Behavioral Management Strategies for Empowered Children

How often do you feel you are being punished more than your child when it comes to giving consequences? Often, rude and disruptive behavior escalates after consequences are given, and you might ask yourself if it was worth it? The Total Transformation Program” founded by James and Janet Lehman, which can be purchased online, is especially helpful for parents struggling with their child’s difficult and sometimes aberrant behavior.   These experts in the field of child development and psychology, underscore the importance of all children needing to learn to be accountable for their actions, no matter what age. They state that it is up to you (the parents) to create a climate of accountability in the home and in the community. Unfortunately, it is my experience that some parents try to justify inappropriate behavior, and tend to blame it on the child’s friends or teachers as being the bad influence.

Based on working with scores of parents through my years as a high school teacher, I am of the opinion that some parents use ineffective strategies to help their child. I sometimes hear about or see parents “looking the other way” when their child is behaving disgracefully, or is abusive and disrespectful to them or others. There are times when parents may underreact to a child’s weaknesses by refusing to recognize them. Thankfully, this type of parent is in the minority.

I’ve worked with many parents who think inappropriate behavior is just a passing phase related to age, and the child will eventually settle down.   Some parents are in denial of the behavior because it is a frightening situation to realize your child just can’t cope. Sometimes parents are even afraid of their own children. You might be afraid of his failures and think, what if I don’t know how to help him? Or, you may even be thinking, what if I pass my failures on to him? Often, the parent will become the enabler when they take total responsibility for solving the child’s problems.   If you recognize yourself in any of these statements, please know that, first and foremost, you should never allow abusive or disrespectful behavior and never make excuses for it.   If you are subjected to abusive behavior on a regular basis, you may have become so accustomed to it, you “let it ride”. That is not a way to help your child. If your child is failing in an area, there are steps you can take to help him. A couple of steps may include:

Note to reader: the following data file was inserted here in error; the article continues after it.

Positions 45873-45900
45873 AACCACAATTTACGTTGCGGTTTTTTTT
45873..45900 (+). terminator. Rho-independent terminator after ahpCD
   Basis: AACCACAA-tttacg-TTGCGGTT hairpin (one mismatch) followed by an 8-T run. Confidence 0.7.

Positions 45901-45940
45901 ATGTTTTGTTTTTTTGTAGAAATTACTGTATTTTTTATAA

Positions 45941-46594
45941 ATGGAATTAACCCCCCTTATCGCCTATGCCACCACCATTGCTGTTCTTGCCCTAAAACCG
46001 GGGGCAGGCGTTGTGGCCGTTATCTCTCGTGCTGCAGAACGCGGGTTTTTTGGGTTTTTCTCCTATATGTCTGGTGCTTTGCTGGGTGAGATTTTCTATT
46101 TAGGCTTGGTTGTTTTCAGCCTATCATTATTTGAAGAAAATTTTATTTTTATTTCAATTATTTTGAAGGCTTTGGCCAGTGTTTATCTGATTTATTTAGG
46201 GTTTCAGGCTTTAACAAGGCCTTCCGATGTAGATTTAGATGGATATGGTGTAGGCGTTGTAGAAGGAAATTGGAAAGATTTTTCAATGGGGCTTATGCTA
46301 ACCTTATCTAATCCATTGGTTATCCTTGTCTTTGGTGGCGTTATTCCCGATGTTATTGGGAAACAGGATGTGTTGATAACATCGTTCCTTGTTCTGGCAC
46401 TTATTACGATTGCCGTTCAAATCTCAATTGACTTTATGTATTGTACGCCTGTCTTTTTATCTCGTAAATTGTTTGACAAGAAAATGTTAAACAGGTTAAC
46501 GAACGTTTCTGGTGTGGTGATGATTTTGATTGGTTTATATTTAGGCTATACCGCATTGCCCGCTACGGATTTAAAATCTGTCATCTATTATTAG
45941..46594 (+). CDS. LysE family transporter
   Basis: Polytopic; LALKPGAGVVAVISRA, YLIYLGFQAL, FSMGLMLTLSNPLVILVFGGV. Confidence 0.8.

1- Accurately define the failure and explain to him/her exactly what it is. Perhaps it is his impulsive behavior like not thinking before acting, or maybe it’s laziness, ungratefulness, or emotional immaturity.

2-  Accept your child fully, and don’t withhold affection because of inappropriateness and belligerent behavior. Withholding affection won’t help, but at the same time boundaries and consequences need to be established for intolerable behavior, including abuse and disrespect. You can state something like this: “You may not abuse your sister or call me names. You may not abuse anyone verbally or physically.” Then, you need to defuse the situation by taking the power out of the abusive behavior so it becomes an ineffective tool for the child. Give the child the ground rules, and tell him the consequences for breaking the rules. Yes, he may balk at first, and get angry. Always use an unemotional tone. You can listen compassionately and continue to invest in your child no matter what. Your child needs to feel/know he is accepted even though he hasn’t met your expectations. You also need to give your child the tools to help himself so he doesn’t explode. This can be as simple as suggesting he count to 10 in his head (model this) before he says anything. Or, when he feels like he’s about to explode, have him give you a signal that he needs to go into his room for 10 minutes to cool off and maybe listen to music before resuming the conversation.

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